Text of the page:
Creating Repeating Patterns

An introduction to the Adobe Illustrator CS pattern tool

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Posted by Neil Quinn, May 14, 2018

Repeat Repeat Repeat!

The most recent updates of Adobe Illustrator CS (since around summer 2017), have included a rather nifty Pattern Tool, which makes light work of making repeating and tiling patterns using images and vector shapes.

In this tutorial, we’ll run through the process used to create a series of patterns, using elements from a recent branding project for our client, Listening Heads.

Files for the tutorial can be downloaded HERE

Draw or Open Your Artwork

Any number of assets can be used in the pattern tool, such as; symbols, brushstrokes, geometric shapes, photographic objects. Before you start, ensure any placed objects are embedded (Window > Links > Embed Image).

In the MakingAPattern.ai file, you’ll find a set of vector shapes used to created the final pattern. This image above shows the first step of the process – creating a pattern from a group of shapes.

Set of vector shapes used to make the Listening Heads pattern

Opening the Pattern Tool

To open up the Pattern Tool, in the top menu bar, go to Object > Pattern > Make. A message box will appear telling you that the new pattern has been added to the Swatches panel.

Click OK to acknowledge the message and you’ll be dropped right into Pattern Edit Mode. Give it a useful name, which will help if you create multiple versions and identify them in the swatches panel.

Pattern Options

On the left of your screen you will see a new dialog box called Pattern Options. This is puppet master for the Pattern Tool, and ultimately controls how your shapes and graphics are arranged and behave in relation to each other. Any changes you make using this panel, will be change how your pattern is created in real-time in the work area.

At this early stage, the pattern is simply a repeating grid with a single vertical and horizontal axis. Within the Pattern Options box are plenty of settings that allow for many other permutations of patterns to be produced.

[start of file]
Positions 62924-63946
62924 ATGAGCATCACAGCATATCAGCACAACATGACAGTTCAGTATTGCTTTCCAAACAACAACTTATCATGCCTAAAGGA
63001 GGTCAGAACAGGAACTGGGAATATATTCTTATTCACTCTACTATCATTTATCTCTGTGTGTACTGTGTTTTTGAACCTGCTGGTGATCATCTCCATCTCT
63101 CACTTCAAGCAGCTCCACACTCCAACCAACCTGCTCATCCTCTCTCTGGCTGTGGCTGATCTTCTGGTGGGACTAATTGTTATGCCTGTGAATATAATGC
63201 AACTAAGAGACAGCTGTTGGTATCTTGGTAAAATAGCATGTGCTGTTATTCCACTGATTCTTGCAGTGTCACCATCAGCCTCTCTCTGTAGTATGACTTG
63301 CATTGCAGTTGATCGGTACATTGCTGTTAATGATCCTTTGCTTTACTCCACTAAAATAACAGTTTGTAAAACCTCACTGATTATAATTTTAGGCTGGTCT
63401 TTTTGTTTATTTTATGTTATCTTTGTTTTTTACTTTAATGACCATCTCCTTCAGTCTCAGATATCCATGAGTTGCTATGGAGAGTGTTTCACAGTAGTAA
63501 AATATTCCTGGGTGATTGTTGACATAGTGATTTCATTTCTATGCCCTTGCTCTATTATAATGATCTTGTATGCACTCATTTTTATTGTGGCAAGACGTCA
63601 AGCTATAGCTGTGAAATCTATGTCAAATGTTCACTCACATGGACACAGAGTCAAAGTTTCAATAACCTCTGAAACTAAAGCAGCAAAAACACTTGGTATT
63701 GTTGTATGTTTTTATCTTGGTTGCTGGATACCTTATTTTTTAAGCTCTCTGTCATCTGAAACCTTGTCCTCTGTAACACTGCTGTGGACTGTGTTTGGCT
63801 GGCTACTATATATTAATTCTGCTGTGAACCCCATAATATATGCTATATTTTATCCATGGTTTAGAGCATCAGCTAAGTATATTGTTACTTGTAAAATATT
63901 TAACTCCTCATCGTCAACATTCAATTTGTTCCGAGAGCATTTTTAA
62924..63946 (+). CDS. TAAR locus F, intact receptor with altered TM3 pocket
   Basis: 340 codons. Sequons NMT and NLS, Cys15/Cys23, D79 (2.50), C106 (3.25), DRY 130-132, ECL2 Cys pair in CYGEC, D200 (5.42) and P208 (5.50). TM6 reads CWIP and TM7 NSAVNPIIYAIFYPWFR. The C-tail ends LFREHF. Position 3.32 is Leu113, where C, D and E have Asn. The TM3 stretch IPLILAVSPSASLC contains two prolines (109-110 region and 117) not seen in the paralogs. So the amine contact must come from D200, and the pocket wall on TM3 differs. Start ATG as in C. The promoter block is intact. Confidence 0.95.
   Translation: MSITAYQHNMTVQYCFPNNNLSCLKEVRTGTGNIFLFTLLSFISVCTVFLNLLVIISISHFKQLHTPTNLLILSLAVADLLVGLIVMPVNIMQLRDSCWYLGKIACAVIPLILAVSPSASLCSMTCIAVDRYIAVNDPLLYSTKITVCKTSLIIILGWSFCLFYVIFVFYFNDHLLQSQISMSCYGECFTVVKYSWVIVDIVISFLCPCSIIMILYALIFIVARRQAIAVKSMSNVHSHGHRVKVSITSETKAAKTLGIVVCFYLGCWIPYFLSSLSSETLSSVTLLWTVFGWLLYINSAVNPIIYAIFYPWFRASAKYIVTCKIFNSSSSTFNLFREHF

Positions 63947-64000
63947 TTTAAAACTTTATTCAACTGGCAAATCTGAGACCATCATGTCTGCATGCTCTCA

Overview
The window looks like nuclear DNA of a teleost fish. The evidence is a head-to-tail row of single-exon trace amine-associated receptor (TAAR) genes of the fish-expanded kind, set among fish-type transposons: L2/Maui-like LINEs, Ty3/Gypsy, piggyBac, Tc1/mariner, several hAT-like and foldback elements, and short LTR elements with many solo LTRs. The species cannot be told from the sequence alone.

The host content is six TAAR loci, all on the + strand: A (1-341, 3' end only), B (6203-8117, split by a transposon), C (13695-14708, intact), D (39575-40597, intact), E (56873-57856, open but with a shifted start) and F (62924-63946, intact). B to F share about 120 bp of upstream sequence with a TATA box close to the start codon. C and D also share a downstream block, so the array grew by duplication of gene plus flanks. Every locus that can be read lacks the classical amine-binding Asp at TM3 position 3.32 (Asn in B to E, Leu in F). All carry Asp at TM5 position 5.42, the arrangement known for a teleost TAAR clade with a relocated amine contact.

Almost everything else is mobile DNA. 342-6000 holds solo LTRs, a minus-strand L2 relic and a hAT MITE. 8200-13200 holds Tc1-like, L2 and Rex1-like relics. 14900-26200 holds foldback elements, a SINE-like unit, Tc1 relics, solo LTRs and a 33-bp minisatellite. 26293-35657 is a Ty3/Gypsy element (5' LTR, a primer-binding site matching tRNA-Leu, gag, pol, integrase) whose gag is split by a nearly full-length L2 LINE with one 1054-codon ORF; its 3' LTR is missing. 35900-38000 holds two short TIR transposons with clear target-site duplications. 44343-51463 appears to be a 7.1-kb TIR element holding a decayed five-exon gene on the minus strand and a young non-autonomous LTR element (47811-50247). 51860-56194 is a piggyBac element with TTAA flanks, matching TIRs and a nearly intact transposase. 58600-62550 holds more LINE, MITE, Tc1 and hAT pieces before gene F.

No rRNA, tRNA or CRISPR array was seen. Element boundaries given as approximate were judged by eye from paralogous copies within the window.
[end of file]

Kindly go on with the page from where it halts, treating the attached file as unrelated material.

A simple repeating grid of Listening Heads shapes

Tile Type lets you select from several pattern types, to change the way tiles are arranged when placed next to each other; grid, brick, or hex.

Overlap allows you to choose which part and how the pattern overlaps (Right in font, left in front, Top in front, bottom in front) – hover over each button to reveal a tooltip label.

The height and width options let you control the size of the tile you’d like to repeat to make up your tiling swatch. Checking Size Tile to Art will shrink or grow the tile to fit around your artwork. Move Tile with Art will move the tile whenever and wherever your artwork moves.

Show Tile Edge (solid blue line) will show the area of the repeating element that you’re working with.

Show Swatch Bounds (dashed blue line) shows the edge of the pattern swatch you’re creating – this again is particularly useful for ensuring smooth seams or joins in the finished piece. This can be a different size to the Tile Edge, depending on the size of overlap you’re using.

Number of Copies is another visual aid that enables you to clearly see how the finished pattern will end up.

Editing the Pattern

Once in Edit Mode, you’re free to add, delete, move and edit shapes however you wish. Changes to shapes within the blue-lined Tile area are made in-real time, so you can clearly see the effect your changes are having on the overall design of the pattern.

The Tile Type dropdown menu allows you to arrange your shapes in a number of ways; in a simple Grid, Brick by Row, Brick by Column, Hex by Column, Hex by Grid. Each option will dictate how your pattern tiles interact with each other and sit alongside each other. A bit of experimentation here will give the best results.

The completed pattern (Pattern Options settings – Tile Type: Brick by Column, and Brick Offset: 1/2)

Check the Dim Copies checkbox and set the percentage to around 70%, you’ll now be able to see how the pattern interacts in areas that overlap – great for creating repeating patterns and textures.

Once you’re happy with the changes and the look of your pattern, click Done in the top left of the work area to close Edit Mode. Your new pattern will now appear in the swatches pattern – if you’ve created very similar patterns, giving each file a proper name will help you locate it in the swatches panel.

How to Use Your New Pattern

Once you’ve created your new pattern, simply draw a new shape and then fill the shape with the pattern now found in the swatches panel.

When you’re ready to use the pattern, navigate to the Swatch Panel options and choose Open Swatch Library > Other Swatch Library. Navigate to where you saved the file and click Open. Now your new pattern is ready to use – Hurrah!